to Present Ten Minutes of Science Once a Week
“Science at the Center” is a
weekly event, held every Wednesday from 12:50 to 1 p.m.,
organized to highlight faculty research. The 10-minute talks will
take place in the foyer of McConnell Hall (see schedule of
topics below) beginning September 16.
Once a week, a faculty member
will give an informal presentation for the Smith
community. Imagine something like a Hyde
Park soapbox scene that brings people together
and offers peek into the “science
at the center” of a topic.
The following schedule will also be posted on the Science Center Web site.
Science at the Center Fall 2009
“What is the Universe
Gary Felder, physics
The things we are familiar with—atoms
and the particles that make them up—account for less than
5 percent of what's out there in the universe. We know that
the rest is made up of two mysterious substances called "dark
matter" and "dark energy," but
we don't know what they actually are. I'll briefly describe
what we do and don't know about the stuff that makes up 95
percent of the universe we live in.
day the Earth froze over: New observations on Snowball Earth
from Northern Namibia.”
Sara Pruss, geology
The theory of Snowball
Earth postulates that the Earth was completely
entombed in ice around 700 million years ago.
As a geologist who is interested in Snowball Earth,
I visited Namibia (southern Africa) this past
summer to study ancient sediments left behind
from these massive glaciers that covered all of
the oceans and continents. Please stop by Clark
Corner to hear about geological field work in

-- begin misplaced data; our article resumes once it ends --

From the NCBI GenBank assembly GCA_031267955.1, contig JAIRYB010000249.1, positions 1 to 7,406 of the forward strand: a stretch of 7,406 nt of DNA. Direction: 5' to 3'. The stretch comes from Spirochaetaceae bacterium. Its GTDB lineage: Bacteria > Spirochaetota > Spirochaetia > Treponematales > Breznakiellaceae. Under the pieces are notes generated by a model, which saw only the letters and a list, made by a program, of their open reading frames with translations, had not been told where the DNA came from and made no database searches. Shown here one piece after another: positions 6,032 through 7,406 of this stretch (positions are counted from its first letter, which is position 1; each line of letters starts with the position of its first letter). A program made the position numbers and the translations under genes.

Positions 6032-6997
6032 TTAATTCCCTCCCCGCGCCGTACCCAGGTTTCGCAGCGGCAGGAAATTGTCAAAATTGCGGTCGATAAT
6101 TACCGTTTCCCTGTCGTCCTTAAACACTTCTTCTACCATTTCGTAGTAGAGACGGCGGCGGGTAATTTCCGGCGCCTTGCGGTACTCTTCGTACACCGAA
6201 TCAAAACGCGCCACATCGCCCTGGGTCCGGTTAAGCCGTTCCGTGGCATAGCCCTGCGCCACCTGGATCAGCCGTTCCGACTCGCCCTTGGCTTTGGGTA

remote parts of Africa and how we geologists study
rocks to learn about a prehistoric frozen World!
the Dark Ages: Viewing the Earliest Stars in the
James Lowenthal, astronomy
look far away to look back in time, thanks to the
finite speed of light. New telescopes now nearing
completion will allow us to witness the formation
of the first stars and galaxies, following a period
of rapid but relatively dark expansion of the Universe
less than 1 billion years after the Big Bang.
"Nucleon: what is it made of?"
Piotr Decowski, physics
Despite common anticipation
that the nucleon is made of three quarks, its structure is
much more complex with dominant features determined by properties
TBA. Pau Atela, mathematics
Christine White-Ziegler, biology
“What is bio-geometric computing?”
Ileana Streinu, computer science
from Computational Geometry, Robotics, Algorithms and
other areas of Computer Science are being applied to
understanding important questions in Molecular Biology,
related to protein structure and function.
“Water and Climate: Field Investigations at the
MacLeish Field Station.”
Andrew Guswa, engineering
Smith College recently
established the Ada and Archibald MacLeish Field Station,
a 200-acre parcel located amid a patchwork of protected land
and farmland making up one of the largest tracks of undeveloped
land in the state. This site and the associated infrastructure
provide a platform for faculty and student research.
instrument ever: A drop of water.”
Kate Queeney, chemistry
Layers a molecule
(or an atom) thick can change a surface from hydrophilic—water
spreads out to form a sheet on it—to hydrophobic—water
beads up in nearly spherical droplets. We'll look
at some surfaces that look to the eye to be identical—shiny
gray pieces of silicon. Then we will dunk them in water
to see what happens.